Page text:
Biogen plans to seek approval for an experimental Alzheimer’s drug that could be the first to treat the devastating disease, reversing course after abandoning the treatment earlier this year and sending its shares up 35 per cent in early trade on Tuesday.
The US biotech company said new analysis of a larger data set from its trial for aducanumab showed the drug had an impact on those suffering from the early stages of the neurological disease when taken at a high dose.
Patients that received a high dose “experienced significant benefits on measures of cognition and function such as memory, orientation, and language”, the company said. They were better able to complete tasks such as cleaning and shopping, conducting personal finances and travelling independently.
“Today is about hope and opportunity for patients first but also for the shareholders,” said Michel Vounatsos, Biogen’s chief executive.
The share price rise added $15bn to Biogen’s market value.
The company’s stock had dropped in March when it and its Japanese partner Eisai said they would halt trials after a futility analysis by an independent monitoring committee indicated the drug was not going to be effective.
The end of two late-stage trials was a blow to patients suffering from the debilitating disease, which affects 5.7m people in the US alone. It was also seen as a sign that it was time to abandon the so-called amyloid hypothesis that memory loss is caused by a build-up of sticky plaques in the brain.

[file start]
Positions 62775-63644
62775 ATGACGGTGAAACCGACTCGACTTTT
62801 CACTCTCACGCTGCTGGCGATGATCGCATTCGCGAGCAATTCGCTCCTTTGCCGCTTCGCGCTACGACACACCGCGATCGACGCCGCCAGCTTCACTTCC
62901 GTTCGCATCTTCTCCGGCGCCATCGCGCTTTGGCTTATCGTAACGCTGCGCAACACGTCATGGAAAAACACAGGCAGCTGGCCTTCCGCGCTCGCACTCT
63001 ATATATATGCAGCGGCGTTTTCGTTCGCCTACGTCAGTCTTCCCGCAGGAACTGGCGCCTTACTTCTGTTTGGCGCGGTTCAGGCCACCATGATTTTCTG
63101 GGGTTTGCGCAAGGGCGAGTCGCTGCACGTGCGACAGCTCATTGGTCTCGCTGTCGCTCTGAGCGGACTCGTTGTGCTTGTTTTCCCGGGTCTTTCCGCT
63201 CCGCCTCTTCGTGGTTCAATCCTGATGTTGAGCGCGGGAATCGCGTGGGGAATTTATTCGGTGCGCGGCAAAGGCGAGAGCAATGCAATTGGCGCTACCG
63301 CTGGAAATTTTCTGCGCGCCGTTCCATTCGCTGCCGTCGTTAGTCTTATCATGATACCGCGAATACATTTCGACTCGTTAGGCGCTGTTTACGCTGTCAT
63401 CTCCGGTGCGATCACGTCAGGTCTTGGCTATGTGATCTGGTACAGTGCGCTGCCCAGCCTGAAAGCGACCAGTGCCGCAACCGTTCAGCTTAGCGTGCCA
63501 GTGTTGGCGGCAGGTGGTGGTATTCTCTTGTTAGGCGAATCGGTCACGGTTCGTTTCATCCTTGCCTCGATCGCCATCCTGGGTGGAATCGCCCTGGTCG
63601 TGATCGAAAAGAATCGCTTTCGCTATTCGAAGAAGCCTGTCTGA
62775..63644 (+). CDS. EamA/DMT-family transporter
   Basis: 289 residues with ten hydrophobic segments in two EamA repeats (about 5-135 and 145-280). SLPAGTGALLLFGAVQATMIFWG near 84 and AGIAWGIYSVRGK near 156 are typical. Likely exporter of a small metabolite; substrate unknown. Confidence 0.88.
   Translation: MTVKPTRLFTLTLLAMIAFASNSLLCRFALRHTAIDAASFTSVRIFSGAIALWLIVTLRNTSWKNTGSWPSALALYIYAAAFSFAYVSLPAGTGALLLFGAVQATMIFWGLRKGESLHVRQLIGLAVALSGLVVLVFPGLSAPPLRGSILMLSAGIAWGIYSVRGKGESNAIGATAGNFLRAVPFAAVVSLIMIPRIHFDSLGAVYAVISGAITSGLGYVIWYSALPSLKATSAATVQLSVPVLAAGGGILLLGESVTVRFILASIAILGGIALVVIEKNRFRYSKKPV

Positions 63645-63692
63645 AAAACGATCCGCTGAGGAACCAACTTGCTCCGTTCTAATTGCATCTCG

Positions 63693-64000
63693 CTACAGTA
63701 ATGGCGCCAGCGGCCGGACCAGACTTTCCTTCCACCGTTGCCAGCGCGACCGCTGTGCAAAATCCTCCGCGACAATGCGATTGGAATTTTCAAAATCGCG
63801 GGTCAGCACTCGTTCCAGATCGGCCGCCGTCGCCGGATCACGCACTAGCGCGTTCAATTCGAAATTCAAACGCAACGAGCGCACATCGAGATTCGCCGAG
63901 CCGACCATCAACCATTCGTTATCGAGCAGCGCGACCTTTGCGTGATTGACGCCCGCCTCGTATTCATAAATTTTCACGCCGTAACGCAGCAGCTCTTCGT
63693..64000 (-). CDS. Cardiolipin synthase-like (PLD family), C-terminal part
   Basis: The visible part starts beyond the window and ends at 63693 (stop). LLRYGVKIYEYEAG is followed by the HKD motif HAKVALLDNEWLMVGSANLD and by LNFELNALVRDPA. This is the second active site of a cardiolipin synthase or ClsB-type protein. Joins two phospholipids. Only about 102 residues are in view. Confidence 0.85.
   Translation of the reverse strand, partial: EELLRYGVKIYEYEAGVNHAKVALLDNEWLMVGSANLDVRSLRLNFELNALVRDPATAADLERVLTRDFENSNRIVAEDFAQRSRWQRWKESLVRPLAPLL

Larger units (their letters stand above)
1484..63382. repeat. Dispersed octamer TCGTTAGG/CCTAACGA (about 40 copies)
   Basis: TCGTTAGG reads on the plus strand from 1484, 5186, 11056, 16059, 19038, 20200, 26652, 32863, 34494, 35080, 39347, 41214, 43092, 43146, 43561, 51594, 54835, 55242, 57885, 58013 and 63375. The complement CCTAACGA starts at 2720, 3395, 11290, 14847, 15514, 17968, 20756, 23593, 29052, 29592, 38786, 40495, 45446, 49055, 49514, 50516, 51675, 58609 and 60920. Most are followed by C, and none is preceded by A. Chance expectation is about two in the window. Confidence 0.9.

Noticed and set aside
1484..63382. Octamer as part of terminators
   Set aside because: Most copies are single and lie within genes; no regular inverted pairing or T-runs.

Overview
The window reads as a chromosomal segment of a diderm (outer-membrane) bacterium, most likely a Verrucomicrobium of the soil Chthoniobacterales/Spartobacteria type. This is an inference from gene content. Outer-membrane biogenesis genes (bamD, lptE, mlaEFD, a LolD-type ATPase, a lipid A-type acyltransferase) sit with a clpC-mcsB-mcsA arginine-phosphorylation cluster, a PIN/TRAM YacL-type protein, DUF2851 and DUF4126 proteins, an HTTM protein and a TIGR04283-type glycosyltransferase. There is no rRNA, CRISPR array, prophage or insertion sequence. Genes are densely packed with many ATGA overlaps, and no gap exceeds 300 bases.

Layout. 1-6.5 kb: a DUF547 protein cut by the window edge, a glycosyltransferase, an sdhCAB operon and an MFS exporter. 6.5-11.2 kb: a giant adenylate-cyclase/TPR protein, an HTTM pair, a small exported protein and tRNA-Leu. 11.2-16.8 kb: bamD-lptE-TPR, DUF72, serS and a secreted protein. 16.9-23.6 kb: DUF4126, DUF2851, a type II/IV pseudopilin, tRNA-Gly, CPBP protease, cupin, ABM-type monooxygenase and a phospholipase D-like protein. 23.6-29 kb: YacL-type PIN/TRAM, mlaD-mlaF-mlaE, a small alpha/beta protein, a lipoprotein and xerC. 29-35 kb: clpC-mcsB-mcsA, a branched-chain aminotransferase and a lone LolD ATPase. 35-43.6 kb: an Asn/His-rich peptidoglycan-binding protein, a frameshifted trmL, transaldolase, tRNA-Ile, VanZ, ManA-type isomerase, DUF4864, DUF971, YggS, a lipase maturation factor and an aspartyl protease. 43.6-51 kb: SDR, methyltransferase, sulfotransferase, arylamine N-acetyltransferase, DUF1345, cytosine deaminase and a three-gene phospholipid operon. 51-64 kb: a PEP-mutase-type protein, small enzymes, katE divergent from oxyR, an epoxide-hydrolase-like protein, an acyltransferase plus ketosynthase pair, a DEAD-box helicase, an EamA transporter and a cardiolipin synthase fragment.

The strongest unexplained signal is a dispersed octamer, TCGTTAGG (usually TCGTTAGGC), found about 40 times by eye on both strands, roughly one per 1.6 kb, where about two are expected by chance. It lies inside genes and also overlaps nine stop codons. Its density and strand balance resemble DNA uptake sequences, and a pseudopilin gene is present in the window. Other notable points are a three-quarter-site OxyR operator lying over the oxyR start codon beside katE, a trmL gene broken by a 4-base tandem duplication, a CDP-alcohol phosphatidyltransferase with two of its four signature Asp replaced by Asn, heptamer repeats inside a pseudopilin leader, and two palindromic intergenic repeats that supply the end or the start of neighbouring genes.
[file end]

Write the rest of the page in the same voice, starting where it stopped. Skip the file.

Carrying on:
Mr Vounatsos said Tuesday’s announcement was “truly heartening” in the fight against Alzheimer’s.
“This is the result of groundbreaking research and is a testament to Biogen’s steadfast determination to follow the science and do the right thing for patients,” he said. “We are hopeful about the prospect of offering patients the first therapy to reduce the clinical decline of Alzheimer’s disease and the potential implication of these results for similar approaches targeting amyloid beta.”
Since the studies were abandoned, more data have become available, with the data set now including 3,285 patients, more than 2,000 of whom took the drug for 18 months.
Dr Anton Porsteinsson, director of the University of Rochester Alzheimer’s Disease Care, research and education programme, and principal investigator, said the larger data set was the first time a phase III study — a trial used to win approval for a drug — demonstrated that clearance of the plaque known as amyloid beta can reduce Alzheimer’s patients’ clinical decline. Participants in the trials will now be able to go back on the drug.
The company will file for approval with the US Food and Drug Administration in early 2020 and is in talks with regulators in Europe and Japan.
The findings could also be positive for other potential drugs that Biogen has in development, including another that targets amyloid plaques and some which try to tackle a build-up of tau protein, which disrupts brain function. It could even affect research and development of drugs in different neurlogical conditions.
In third-quarter results released on Tuesday, Biogen’s adjusted earnings per share were $9.17, beating the average analyst estimate of $8.27. Net income was $1.5bn, up 7 per cent year on year. Revenue was $3.6bn in the quarter, higher than the consensus forecast of $3.5bn and up 5 per cent year on year.
Shares in Biogen were 30 per cent higher at $289.82 in New York in morning trade.
Sorry. No data so far.